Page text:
That’s not to say that clamp-downs and intra-state violence have ceased – Haitian gangs, Kashmiri stone-throwers, Mexican cartels, and pan-Kurdists have all wrought their problems and malaise. But these problems are far cries from the wars of anti-colonialism or empire implosion that beset the 20th century. Yes, Israel is slowly becoming an apartheid state – but legalized discrimination has collapsed around the world. The Arab Spring has seen slaughter through self-immolation or police-state brutality – Syria rages, Libya burns, and the House of Saud still squats. But Egypt, a country of 85 million, lost only 800 of its finest; in 1789 the French lost four times as much, with a population one-third the size. Meanwhile, localized, the Russians lost nine million during the October Revolution, and Stalin, according to Aleksandr Solzhenitsyn, caused some 60 million unnatural deaths. Decades later, Kyrgyzstan saw only a few dozen fall – after bloodless independence from the USSR – in its continued path toward democratization.

That’s is not to say that food shortages, water privatization, or narco-ills won’t cause future distress within or between states. Kashmir still simmers. Gaddhafi could still fall back on his terroristic ties. Guatemala is looking ever-ready to join Somalia as a failed state. There’s no guarantee that increased stability is a trend, rather than a pendulum – this may very well be a Golden Age, a halcyon time, that we’ll some day speak of wistfully. But … look where we are. Look at this time. Look at this peace:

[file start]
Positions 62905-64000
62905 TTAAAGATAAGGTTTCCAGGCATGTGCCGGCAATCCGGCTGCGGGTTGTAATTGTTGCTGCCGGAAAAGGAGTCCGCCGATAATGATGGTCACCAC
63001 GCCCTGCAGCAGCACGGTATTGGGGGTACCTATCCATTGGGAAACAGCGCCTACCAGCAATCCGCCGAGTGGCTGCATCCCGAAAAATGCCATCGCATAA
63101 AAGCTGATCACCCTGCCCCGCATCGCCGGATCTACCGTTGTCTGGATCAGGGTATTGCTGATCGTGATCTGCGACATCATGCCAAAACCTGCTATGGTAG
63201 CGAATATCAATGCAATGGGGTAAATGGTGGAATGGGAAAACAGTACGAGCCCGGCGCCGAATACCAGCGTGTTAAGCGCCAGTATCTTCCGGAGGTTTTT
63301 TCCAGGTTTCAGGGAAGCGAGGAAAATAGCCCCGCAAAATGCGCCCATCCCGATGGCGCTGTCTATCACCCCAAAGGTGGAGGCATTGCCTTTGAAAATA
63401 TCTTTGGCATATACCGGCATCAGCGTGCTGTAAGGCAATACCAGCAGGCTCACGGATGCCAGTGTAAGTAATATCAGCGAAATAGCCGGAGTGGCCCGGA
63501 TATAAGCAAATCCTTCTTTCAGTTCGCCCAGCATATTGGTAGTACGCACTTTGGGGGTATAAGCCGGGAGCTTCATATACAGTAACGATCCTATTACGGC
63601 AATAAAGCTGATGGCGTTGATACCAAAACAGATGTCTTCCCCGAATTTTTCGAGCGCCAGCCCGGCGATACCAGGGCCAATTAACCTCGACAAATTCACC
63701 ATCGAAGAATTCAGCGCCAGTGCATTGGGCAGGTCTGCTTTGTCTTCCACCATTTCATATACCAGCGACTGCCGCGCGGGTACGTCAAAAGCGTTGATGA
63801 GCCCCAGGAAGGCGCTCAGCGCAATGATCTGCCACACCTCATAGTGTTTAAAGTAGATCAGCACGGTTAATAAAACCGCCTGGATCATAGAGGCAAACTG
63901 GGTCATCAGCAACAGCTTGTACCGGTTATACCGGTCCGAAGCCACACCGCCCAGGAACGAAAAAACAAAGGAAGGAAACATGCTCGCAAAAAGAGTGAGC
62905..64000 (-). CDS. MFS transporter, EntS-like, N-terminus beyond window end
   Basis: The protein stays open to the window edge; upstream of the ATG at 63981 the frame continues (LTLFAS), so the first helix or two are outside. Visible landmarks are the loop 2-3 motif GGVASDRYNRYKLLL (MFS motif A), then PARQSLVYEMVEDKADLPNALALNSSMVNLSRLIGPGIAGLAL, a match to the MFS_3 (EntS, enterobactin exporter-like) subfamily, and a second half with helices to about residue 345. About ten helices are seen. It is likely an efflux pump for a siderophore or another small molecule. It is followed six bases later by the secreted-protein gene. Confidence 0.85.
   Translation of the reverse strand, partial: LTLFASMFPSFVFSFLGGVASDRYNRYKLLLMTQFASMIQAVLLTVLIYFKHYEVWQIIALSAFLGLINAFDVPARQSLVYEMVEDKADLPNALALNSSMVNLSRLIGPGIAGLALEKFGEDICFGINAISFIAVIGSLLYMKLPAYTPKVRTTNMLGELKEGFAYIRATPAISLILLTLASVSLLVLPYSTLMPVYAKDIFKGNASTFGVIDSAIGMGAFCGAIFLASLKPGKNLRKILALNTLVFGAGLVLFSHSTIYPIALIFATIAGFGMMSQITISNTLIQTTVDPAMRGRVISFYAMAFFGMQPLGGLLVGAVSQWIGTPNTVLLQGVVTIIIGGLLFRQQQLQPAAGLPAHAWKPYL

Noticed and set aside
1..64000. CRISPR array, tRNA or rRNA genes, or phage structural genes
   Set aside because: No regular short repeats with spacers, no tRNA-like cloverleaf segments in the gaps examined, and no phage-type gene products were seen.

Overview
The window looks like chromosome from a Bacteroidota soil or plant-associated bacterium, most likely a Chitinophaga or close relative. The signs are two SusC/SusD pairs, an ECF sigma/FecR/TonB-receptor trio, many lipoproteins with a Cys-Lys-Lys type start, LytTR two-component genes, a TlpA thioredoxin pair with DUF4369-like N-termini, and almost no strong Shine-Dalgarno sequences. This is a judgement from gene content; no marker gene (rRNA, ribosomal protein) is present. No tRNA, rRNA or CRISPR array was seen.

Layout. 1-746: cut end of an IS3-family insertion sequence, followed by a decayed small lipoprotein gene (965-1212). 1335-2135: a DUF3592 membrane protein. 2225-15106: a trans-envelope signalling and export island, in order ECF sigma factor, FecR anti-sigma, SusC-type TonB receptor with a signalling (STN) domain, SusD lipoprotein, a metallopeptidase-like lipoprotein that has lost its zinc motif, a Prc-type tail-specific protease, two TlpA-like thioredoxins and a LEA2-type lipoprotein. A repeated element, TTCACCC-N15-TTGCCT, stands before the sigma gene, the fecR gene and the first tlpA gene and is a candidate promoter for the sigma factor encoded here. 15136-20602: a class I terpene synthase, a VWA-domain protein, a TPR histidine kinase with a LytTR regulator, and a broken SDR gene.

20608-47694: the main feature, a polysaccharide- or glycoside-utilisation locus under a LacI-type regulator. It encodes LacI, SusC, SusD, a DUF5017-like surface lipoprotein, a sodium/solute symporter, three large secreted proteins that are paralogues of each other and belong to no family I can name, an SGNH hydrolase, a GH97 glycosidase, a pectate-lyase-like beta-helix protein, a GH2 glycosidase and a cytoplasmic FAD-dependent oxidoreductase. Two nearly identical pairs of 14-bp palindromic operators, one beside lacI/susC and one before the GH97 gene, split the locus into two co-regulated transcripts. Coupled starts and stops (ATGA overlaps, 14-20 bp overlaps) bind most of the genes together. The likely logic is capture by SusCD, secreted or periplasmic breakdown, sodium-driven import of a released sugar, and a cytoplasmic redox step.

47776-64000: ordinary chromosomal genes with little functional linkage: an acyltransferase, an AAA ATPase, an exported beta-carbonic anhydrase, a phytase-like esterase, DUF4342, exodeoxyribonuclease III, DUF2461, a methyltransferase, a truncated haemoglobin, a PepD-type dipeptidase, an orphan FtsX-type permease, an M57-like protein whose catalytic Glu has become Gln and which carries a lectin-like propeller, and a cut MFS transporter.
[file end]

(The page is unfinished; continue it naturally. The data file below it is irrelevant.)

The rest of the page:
Number of deaths from warfare

(Sources and bigger versions here and here.)

Above is the Cato Institute’s graph of declining global deaths due to battle. Since I can still claim amateur status, I felt comfortable enough eyeballing the annual regional death estimates and came up with what I believe to be an even more telling graph than that presented by Cato – instead of raw numbers, I reached for ratios.

Percentage of Deaths from Warfare

(Bigger version here.)

As illustrated above, and as should be expected, the ratio’s decline is even steeper than the raw numbers’ drop. As the global population has boomed, the strife-borne deaths have plummeted. (“Make more babies, make more peace”?) Inter-state commerce, nuclear proliferation, the decline of nationalism, the close of colonialism, and increased minority rights have all allowed increased assurances of peace. And not just peace – freedom. As Andrew Mack says,

Since the mid-1980s the number of autocracies in the world has declined by some 70 percent. Yet strikingly few of these transitions were the result of violent insurgencies; still fewer resulted from foreign military intervention. A substantial number, however, were brought about by unarmed “people power” movements–and without any help from external powers.

Yes, Omar al-Bashir, Than Shwe, and Vladimir Putin are still in charge. But Charles Taylor, Hosni Mubarak, PRI, Nicolae Ceausescu, Saddam Hussein – all are gone, relegated to the dustbins of history. And if Yemen, Bahrain, or (somehow) Iran fall – and if that movement somehow spreads beyond the Arab people, emanating east and south – then our world becomes, as it were, eminently better.